Escapist Podcast: Escapist Podcast 002

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Escapist Podcast 002

This week's Topics: Console vs. PC, NextBox 360 rumors and how The Escapists got into games journalism and why.

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Damn it Susan! What did I ever do to you!?

As far as the Console vs Pc thing goes, my only issue is not only the over simplification of games, it's that console companies come off greedy and deceitful to a degree, forcing people to buy every little extra and proprietary gadget. With PCs your components come from various different manufacturers and are essentially universal, you are never limited to company X's product and have numerous choices in terms of control input.

I love Bioware and their games, but I felt they went too far with the simplification of Dragon Age. The simplification of Mass Effect wasn't bad, it actually helped. The problem is that they're slowly turning games that were RPG's into action adventure games.

Just my opinion.

Russ, some of us are old fogeys. Stop making us feel like old fogeys by flagging your references as old!:)

Nice one, will start looking forward to these! But why on fridays, all podcasts are on fridays!

GeorgW:
Nice one, will start looking forward to these! But why on fridays, all podcasts are on fridays!

Well, you could always just wait and listen to it on a Tuesday. :)

Susan Arendt:

GeorgW:
Nice one, will start looking forward to these! But why on fridays, all podcasts are on fridays!

Well, you could always just wait and listen to it on a Tuesday. :)

Ah, but I can't. I don't have much self restraint. I'm weird like that, see.

Aww, no Yahtzee this time?

WaaghPowa:
Damn it Susan! What did I ever do to you!?

Wait, did she call you out? I must of missed that.

Anyways, now a days I don't even play AAA games anymore, I pretty much live on the indie or handheld market.

Oh man, discussing Console Vs PC and Mass Effect 3 in a single podcast?

That's like throwing a can of worms at a wasp nest.

Hmm, maybe that's why they put the NextBox speculation and personal anecdotes afterwards, so we'd all have time to mellow out before hitting the comments...

Anyway.

*ahem*

Despite playing only on a PC, I really don't hold with the "Oh-no-they-dumbed-it-down" line. Yes, clearly some elements have to be streamlined, simplified or entirely removed to accommodate the limitations of a console controller. But that's not necessarily a bad thing. I know it's a huge cliché, but sometimes less can be better than more. Especially when a portion of that "more" simply isn't any good. To use a rather crude analogy, if you have a great big juicy steak and a dog turd on a plate, removing the latter is going to make for a better meal. It'll be a smaller meal, sure, but it's one I'd rather eat.

Most of the games I play on PC are basically console ports, and I have absolutely no problem with that.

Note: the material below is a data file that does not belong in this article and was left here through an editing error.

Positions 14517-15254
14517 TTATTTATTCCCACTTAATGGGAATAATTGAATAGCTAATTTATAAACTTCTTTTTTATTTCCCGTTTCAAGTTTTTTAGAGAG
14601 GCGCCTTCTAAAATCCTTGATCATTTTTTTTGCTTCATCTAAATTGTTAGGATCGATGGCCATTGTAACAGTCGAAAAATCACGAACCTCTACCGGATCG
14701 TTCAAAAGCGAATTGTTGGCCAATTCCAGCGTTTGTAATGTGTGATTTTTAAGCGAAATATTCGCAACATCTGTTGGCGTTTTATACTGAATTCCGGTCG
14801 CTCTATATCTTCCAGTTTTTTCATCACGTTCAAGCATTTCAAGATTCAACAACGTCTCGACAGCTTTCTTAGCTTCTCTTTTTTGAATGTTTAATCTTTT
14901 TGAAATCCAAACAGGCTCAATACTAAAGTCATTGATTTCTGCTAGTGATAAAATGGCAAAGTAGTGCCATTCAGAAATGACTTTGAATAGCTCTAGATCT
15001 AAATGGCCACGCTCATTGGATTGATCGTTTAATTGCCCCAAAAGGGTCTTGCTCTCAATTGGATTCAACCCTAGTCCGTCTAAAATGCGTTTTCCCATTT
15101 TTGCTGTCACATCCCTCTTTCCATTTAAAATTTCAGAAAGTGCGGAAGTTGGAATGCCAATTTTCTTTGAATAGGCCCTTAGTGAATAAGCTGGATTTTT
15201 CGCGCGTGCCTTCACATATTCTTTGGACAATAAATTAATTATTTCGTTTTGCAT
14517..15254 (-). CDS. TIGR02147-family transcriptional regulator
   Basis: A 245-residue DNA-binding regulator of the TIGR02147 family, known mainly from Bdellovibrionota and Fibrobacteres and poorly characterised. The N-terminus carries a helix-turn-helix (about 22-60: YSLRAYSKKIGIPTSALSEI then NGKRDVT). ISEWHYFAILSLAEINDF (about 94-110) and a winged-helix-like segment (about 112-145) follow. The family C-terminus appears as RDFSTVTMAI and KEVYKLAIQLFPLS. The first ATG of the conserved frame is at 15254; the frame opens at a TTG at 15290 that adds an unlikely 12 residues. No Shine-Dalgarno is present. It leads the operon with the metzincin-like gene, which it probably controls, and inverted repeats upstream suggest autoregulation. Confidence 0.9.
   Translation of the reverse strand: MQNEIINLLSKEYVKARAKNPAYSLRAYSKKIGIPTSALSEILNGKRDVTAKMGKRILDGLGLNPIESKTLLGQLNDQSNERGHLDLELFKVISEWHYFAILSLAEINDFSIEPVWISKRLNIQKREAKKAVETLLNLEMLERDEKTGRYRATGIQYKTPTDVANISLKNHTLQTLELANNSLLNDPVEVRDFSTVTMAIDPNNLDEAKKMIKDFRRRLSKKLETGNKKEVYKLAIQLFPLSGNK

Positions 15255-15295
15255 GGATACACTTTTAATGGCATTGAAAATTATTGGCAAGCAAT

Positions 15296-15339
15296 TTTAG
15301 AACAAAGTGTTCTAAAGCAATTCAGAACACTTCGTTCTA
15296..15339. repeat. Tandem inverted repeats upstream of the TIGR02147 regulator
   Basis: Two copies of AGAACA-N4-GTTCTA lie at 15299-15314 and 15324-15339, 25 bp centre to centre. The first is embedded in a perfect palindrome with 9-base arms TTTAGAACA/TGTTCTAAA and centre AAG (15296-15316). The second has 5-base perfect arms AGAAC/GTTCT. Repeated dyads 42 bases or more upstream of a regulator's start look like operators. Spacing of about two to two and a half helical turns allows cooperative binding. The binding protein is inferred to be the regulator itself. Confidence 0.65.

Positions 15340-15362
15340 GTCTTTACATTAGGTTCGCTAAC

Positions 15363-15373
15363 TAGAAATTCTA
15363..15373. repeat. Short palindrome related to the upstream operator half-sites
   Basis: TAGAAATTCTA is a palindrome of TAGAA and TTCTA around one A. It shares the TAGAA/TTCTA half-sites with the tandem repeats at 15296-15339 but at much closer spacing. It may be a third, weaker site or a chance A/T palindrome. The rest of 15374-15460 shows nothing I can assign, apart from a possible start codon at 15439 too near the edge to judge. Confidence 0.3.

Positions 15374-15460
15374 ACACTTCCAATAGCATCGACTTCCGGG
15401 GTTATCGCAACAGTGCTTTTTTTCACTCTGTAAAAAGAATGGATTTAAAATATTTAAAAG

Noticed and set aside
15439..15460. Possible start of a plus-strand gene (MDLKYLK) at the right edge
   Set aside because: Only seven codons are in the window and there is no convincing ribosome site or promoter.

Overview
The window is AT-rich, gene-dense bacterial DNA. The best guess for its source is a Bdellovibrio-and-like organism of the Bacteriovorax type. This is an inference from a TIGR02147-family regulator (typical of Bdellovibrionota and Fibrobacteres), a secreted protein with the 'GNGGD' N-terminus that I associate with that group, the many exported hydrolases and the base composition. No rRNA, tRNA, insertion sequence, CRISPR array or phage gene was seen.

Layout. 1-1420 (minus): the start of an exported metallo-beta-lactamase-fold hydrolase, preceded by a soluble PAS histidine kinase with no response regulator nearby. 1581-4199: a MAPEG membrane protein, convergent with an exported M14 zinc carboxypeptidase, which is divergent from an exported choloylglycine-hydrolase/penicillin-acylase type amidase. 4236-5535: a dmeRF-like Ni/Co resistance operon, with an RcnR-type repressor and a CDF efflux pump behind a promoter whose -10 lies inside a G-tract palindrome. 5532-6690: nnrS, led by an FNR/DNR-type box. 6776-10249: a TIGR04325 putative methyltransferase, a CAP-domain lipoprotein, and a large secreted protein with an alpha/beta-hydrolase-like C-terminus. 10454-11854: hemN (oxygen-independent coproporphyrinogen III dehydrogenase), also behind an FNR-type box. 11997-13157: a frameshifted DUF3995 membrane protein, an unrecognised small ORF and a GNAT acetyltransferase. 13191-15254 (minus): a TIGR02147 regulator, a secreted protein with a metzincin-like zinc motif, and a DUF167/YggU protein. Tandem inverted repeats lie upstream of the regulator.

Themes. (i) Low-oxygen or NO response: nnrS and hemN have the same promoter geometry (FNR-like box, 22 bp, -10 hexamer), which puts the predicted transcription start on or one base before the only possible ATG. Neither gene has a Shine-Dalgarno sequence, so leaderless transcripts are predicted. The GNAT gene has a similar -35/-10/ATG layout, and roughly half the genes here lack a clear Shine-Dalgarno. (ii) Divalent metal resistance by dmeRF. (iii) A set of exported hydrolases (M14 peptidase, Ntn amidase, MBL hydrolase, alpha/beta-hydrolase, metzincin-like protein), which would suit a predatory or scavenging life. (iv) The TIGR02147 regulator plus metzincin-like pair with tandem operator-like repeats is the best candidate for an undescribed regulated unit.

Grim Dawn was the game by the creators of Titan Quest I was trying to recall in the podcast.

Jedi Sasquatch:
Aww, no Yahtzee this time?

That's a different thing, this is the staff one.

But, yes, it's very rarely that a podcast can hold my attention for more than a few minutes, so the fact that I listened to the whole thing without wandering off (literally or figuratively) speaks volumes.

Don't forget to send in your questions to podcast@escapistmag.com! (Seriously, we'd really like to have something to talk about.)

Susan Arendt:
Don't forget to send in your questions to podcast@escapistmag.com! (Seriously, we'd really like to have something to talk about.)

Does it have to be about video games or can it be anything deemed nerd culture?

Oh yeah, also before I listen to this podcast, is there a spoiler warning for Mass Effect 2 while talking about Mass Effect 3? I just got ME2.

You gotta make the Publisher's Club stuff easier to find. Didn't see this 'till today!

GreigKM:
You gotta make the Publisher's Club stuff easier to find. Didn't see this 'till today!

Firstly, this.
Also, not a fan of having a PubCLub ad next to the podcast as I'm listening. You already have my money!

I really hope Microsoft isn't revealing a new console. I really hope we stay with the current consoles for a while.

A new console would mean increased costs for everyone. Which would make me sad.

bdcjacko:

Susan Arendt:
Don't forget to send in your questions to podcast@escapistmag.com! (Seriously, we'd really like to have something to talk about.)

Does it have to be about video games or can it be anything deemed nerd culture?

Oh yeah, also before I listen to this podcast, is there a spoiler warning for Mass Effect 2 while talking about Mass Effect 3? I just got ME2.

You can ask anything you like. And there are no spoilers at all in the podcast, listen away.

I have to say, you guys really inspired me to actually pursue something I always deemed as a bit of a dream: writing about video games. Susan, your story really resonates with how I view video games, and I "fight" every day to push into the general consciousness that video games are more than just another entertainment medium. They can touch so much more people so much deeper.